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dc.contributor.authorFraser, Jenny
dc.contributor.authorDadds, Mark
dc.contributor.authorArmstrong, K.
dc.contributor.authorMorris, J.
dc.date.accessioned2017-05-03T13:44:26Z
dc.date.available2017-05-03T13:44:26Z
dc.date.issued2000
dc.identifier.issn01452134
dc.identifier.doi10.1016/S0145-2134(00)00193-9
dc.identifier.urihttp://hdl.handle.net/10072/3431
dc.description.abstractObjective: This study aimed to: (1) Assess the community utility of a screening tool to identify families with child abuse or neglect risk factors in the immediate postnatal period (2) Determine the social validity and effectiveness of a home visiting program using community child health nurses and offering social work services for identified families, and (3) Identify factors in the immediate postnatal period associated with the child's environment that predict poor adjustment to the parenting role. Method: A randomized controlled trial using a cohort of 181 families was undertaken to evaluate the impact of a home visiting program. Mothers were recruited in the immediate postnatal period and allocated either into the home visiting program or into a comparison group. The research design required self-identification into the study by providing positive responses to a range of risk factors. A repeated measures design was used to test parenting stress and maternal depression from the immediate postnatal period to 12-month follow-up and physical child abuse potential to 18-month follow-up. To test whether measures taken in the immediate postnatal period were predictive for poor adjustment to the parenting role, a linear regression model was used. Results: The screening procedure was shown to have utility in the context of recruitment to a research trial and mothers were willing to accept the home visiting program examined by this study from the immediate postnatal period. From as early as 6 weeks the program demonstrated ability to impact positively on maternal, infant, family, and home environment variables (testing 90 randomly allocated intervention vs. 91 comparison families). At follow-up, parental adjustment variables were not significantly different between groups (testing the remaining 68 (75.5%) intervention vs. 70 (76.9%) comparison families) and home environment assessment scores had converged. Predictive analysis of factors measured in the immediate postnatal period revealed an absence of any predictive value to demographic characteristics, which secondary prevention efforts typically target. Conclusions: Follow-up evaluation did not demonstrate a positive impact on parenting stress, parenting competence, or quality of the home environment confirming the need to test early program success on longer term outcomes. Further, the study not only demonstrated that there was a relationship between maternal, family and environmental factors identified in the immediate postnatal period, and adjustment to the parenting role, but also challenged demographic targeting for child abuse and neglect risk. At the same time, the immediate postnatal period presented an exciting window of opportunity to access high-risk families who may otherwise have become marginalized from traditional services.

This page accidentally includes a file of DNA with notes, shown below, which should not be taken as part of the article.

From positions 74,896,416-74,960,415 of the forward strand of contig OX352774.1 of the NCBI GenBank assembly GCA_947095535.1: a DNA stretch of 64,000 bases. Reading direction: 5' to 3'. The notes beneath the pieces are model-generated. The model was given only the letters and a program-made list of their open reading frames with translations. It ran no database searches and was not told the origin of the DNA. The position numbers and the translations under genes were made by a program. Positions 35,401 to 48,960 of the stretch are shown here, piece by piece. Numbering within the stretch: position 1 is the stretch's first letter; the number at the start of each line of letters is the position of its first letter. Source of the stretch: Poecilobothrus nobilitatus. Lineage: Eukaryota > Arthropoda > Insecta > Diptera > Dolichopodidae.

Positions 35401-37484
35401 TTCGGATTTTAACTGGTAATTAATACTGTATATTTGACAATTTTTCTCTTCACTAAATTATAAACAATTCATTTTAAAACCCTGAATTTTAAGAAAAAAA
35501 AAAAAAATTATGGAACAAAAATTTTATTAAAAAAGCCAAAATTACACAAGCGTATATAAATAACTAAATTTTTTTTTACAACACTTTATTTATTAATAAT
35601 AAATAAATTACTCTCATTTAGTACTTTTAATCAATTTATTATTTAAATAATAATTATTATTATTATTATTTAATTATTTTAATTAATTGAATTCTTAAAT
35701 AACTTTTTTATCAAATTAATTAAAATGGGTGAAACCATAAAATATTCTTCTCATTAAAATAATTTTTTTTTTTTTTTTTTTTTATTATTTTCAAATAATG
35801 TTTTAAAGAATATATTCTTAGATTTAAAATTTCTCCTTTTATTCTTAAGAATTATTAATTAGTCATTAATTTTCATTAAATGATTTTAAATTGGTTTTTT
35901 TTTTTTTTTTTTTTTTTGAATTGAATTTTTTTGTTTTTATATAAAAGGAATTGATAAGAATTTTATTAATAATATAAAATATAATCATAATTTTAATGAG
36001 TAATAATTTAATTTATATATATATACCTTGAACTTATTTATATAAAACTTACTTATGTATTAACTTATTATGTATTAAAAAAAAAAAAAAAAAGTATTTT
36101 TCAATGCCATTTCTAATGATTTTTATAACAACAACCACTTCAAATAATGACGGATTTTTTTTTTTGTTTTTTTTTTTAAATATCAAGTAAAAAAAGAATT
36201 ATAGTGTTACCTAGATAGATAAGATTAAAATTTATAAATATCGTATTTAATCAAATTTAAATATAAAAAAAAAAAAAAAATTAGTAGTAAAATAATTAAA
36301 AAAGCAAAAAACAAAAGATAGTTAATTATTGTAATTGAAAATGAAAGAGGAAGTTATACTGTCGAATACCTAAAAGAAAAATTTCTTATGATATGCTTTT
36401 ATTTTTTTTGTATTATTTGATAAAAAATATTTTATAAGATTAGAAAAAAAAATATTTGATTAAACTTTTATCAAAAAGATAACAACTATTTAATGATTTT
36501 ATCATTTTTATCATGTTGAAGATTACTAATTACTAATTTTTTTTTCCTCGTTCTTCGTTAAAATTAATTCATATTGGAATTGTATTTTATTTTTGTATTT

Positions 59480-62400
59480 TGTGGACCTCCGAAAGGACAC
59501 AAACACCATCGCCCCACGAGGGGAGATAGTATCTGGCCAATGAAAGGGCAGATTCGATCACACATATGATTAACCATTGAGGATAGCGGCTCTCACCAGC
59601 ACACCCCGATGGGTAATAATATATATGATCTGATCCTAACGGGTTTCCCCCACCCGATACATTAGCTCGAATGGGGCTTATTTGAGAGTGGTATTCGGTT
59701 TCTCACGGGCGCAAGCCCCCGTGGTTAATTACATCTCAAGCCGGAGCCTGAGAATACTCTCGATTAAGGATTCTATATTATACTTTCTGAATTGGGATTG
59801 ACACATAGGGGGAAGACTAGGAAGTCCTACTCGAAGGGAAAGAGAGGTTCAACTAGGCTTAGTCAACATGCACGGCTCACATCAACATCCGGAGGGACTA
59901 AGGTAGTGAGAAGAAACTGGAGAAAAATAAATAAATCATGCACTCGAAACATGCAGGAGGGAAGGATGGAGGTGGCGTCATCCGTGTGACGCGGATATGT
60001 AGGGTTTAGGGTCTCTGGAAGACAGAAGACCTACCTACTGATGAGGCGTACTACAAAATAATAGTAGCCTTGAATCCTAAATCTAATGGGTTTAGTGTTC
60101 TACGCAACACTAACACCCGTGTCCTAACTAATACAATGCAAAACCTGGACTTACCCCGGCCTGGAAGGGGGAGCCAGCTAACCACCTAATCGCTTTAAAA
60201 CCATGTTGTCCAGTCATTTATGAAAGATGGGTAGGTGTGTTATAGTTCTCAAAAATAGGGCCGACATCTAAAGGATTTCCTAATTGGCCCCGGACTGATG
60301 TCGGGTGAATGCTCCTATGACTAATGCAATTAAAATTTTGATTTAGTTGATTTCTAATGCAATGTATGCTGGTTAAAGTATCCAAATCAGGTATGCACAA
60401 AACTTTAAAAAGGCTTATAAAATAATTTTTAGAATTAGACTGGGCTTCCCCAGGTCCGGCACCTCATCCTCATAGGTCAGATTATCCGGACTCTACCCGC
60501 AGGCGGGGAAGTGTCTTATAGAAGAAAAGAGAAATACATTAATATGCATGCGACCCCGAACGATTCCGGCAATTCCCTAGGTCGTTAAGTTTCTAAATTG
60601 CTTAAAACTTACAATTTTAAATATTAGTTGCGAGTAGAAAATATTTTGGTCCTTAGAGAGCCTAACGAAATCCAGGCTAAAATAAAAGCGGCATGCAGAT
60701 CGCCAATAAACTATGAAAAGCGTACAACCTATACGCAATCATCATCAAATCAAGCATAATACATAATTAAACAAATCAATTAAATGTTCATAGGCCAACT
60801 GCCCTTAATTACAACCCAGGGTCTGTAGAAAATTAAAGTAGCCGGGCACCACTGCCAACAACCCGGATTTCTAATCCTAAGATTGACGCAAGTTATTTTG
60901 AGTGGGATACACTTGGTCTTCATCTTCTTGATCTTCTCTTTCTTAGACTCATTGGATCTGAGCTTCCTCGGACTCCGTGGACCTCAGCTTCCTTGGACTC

dc.description.peerreviewedYes
dc.description.publicationstatusYes
dc.languageEnglish
dc.language.isoeng
dc.publisherPergamon
dc.publisher.placeUK
dc.relation.ispartofpagefrom1399
dc.relation.ispartofpageto1429
dc.relation.ispartofjournalChild Abuse & Neglect
dc.relation.ispartofvolume24
dc.subject.fieldofresearchCriminology
dc.subject.fieldofresearchSocial Work
dc.subject.fieldofresearchPsychology
dc.subject.fieldofresearchcode1602
dc.subject.fieldofresearchcode1607
dc.subject.fieldofresearchcode1701
dc.titleHome visiting intervention for vulnerable families with newborns: follow-up results
dc.typeJournal article
dc.type.descriptionC1 - Articles
dc.type.codeC - Journal Articles
gro.facultyGriffith Health, School of Applied Psychology
gro.date.issued2015-05-04T22:03:29Z
gro.hasfulltextNo Full Text
gro.griffith.authorDadds, Mark
gro.griffith.authorFraser, Jenny


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